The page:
TaNehisi Coates writes about an alternative perspective of American history informed by trauma, “But if your notion of American history is very different, if you believe […] as a lot of African Americans believe, that democracy has mostly been a goal in this country at various periods, attained at various brief periods of time, but generally that has been a struggle, the way you cover our country is just very, very different.” In the current abortion debate, there has been a gross underestimation of how bodily autonomy has also mostly been a goal in this country. When you percieve the abortion debate not as a binary of Roe versus not-Roe, but as a landmark in the long political history of a country that has built itself upon the regulation of personhood, the way you think about it changes. The fall of constitutional abortion rights is not the fall of bodily autonomy, because something cannot fall that for many never existed.
Tolentino’s recent disillusionment with the democratic party is something that I have never experienced. Every ballot my parents have ever cast for the Democratic party has been done with a sigh. The decision between Democrat and Republican has never been a choice between good and bad, but between bad and worse: the mouth of a shark or the mouth of a bear. Lyndon B. Johnson, who’s signing of the 1964 Civil Rights Act helped reform the Democratic party as we know it today, refered to the same legislation as the “nigger bill”. Two years ago in 2020, we had to cast ballots for a presidential candidate who dedicated most of his political career to imprisoning our fathers and brothers. Staring at the babies on the train, I faced a similar conundrum as my parents have for decades at the ballot box, the shark or the bear. Which would be worse? The sleeping arms of their father, or the predatory arms of the state? There are no good options for us. There have never been.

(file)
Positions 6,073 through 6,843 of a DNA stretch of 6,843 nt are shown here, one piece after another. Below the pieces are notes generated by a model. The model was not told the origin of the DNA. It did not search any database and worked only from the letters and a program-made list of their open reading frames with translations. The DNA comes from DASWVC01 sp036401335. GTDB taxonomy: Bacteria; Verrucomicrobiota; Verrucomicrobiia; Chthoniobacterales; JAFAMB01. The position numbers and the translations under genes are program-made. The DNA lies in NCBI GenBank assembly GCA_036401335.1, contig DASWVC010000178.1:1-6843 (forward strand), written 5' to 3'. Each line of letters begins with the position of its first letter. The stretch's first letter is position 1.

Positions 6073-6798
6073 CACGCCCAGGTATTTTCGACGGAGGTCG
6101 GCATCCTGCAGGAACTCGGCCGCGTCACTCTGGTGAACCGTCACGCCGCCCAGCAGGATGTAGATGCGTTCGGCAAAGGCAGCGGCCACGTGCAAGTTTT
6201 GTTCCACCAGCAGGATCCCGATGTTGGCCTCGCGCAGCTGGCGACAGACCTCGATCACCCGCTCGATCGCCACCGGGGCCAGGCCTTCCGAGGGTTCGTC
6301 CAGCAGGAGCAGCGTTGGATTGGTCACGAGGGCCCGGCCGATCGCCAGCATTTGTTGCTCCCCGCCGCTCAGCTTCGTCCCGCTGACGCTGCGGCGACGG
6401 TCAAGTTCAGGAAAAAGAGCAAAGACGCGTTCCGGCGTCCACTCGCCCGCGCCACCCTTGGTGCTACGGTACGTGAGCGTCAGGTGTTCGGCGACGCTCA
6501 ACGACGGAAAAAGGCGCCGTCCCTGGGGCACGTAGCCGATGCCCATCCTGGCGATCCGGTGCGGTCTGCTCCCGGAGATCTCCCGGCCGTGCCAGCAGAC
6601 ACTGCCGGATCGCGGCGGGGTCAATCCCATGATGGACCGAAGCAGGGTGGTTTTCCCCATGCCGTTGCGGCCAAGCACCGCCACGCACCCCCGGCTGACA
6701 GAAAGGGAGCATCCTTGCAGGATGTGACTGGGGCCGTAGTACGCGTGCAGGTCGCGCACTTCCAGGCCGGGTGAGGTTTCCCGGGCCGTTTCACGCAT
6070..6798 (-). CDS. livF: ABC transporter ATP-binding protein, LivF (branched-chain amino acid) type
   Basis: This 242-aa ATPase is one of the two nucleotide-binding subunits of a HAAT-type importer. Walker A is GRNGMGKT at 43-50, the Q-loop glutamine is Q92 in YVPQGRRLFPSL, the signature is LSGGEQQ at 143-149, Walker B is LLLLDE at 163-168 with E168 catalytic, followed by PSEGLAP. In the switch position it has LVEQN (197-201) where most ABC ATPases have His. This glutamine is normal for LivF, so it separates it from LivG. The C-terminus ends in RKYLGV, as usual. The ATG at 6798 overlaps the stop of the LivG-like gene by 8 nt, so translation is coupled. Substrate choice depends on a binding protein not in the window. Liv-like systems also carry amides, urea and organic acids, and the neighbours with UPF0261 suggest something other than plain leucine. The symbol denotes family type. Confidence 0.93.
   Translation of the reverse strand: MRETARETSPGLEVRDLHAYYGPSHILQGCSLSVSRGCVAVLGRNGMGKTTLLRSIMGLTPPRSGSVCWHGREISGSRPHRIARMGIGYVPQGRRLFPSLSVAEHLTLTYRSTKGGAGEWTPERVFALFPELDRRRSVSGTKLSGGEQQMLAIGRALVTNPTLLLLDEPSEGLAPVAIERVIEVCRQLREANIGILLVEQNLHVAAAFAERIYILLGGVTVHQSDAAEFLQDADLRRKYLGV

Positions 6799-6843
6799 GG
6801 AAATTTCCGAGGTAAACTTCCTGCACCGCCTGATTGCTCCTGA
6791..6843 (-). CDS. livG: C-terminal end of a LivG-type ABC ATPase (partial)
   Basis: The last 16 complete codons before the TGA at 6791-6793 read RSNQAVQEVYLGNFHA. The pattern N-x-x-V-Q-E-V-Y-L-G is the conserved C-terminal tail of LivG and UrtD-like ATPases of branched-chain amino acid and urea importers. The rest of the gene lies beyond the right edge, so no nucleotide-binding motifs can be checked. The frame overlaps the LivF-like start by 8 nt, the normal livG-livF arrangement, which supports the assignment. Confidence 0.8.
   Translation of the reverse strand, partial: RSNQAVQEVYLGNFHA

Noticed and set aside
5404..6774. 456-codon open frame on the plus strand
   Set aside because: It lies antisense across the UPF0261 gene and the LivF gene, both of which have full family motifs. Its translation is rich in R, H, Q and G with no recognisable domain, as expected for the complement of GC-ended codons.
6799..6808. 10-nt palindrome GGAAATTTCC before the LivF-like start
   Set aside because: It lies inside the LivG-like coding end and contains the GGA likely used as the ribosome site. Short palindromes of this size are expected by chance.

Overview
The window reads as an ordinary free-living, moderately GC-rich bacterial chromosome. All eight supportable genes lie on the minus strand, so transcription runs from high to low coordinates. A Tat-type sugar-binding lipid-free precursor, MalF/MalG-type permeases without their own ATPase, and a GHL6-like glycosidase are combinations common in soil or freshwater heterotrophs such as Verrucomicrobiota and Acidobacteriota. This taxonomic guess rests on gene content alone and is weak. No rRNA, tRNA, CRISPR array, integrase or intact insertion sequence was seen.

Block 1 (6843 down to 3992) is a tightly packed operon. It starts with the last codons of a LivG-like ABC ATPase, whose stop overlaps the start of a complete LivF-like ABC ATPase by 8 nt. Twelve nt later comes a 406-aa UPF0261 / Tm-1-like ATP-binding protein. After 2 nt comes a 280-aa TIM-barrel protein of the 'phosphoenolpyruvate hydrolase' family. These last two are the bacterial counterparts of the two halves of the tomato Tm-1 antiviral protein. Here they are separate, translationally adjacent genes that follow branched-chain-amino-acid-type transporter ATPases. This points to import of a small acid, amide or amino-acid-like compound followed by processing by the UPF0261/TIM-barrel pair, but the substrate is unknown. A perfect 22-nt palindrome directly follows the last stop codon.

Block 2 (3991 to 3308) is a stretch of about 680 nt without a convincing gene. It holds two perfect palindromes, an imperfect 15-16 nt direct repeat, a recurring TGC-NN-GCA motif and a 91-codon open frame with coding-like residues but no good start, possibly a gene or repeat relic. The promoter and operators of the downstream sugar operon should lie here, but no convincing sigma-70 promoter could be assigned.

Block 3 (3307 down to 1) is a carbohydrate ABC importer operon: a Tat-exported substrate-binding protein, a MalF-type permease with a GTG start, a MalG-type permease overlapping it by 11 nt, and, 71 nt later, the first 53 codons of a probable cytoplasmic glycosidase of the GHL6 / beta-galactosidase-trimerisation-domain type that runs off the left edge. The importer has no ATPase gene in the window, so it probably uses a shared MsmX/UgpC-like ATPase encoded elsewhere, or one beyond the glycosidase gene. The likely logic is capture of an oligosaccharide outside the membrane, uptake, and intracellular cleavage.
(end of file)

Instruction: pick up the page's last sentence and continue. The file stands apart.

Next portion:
That day, the Supreme Court struck down Roe v. Wade and even in Georgia of all places, I did not think much about it. Something in me knew that the freedom of my body had long been restricted. Baldwin said that “to be a negro in America is to be in a constant state of rage”, but on certain days, it is also to be in a constant state of numb. That morning, like many mornings, I woke up to ride a train that is never on time, connected to a transit system that only goes in four directions to prevent black bodies from infiltrating white neighborhoods. I rode it so that I could avoid traffic created by an interstate system that slices up black neighborhoods for the exact same purpose. I went to my job on the Auburn Avenue that MLK was born on, and from the window watched police officers chase homeless people and the elderly out of the shade. We can’t fully mobilize to protect the children of our community, we can’t even freely move across our own city. How can a body be autonomous if it is not allowed to move?
Sometimes the weight of it all is just too much. Sometimes, it can be hard to feel one blow from the state, independently from the rest. As white women rode into the city to riot, the rest of us rode in silence to go home. The day Roe fell, I watched three black babies ride away in jeopardy, knowing there was nothing anyone could do, and I wondered who among us really had the right to choose the day before. How could we, when this train station was built decades ago, those babies were born years ago, and I’ve known not to trust the Supreme Court for as long as I’ve been alive? The perception of the Supreme Court decision as a completely unprecedented event, is blind to how such state violence forms black muscle memory.
Yes, the specific issue of abortion access is important and negatively impacts the most vulnerable among us most of all. However, what’s missing is an understanding of how abortion is only one example of how bodily autonomy is unilatierally denied in this country. White women will take to the streets when their own rights are violated, but where are the pussy hats and painted poster boards rioting for those babies? For their father? Why is the only anger when white women find themselves looking down the barrel?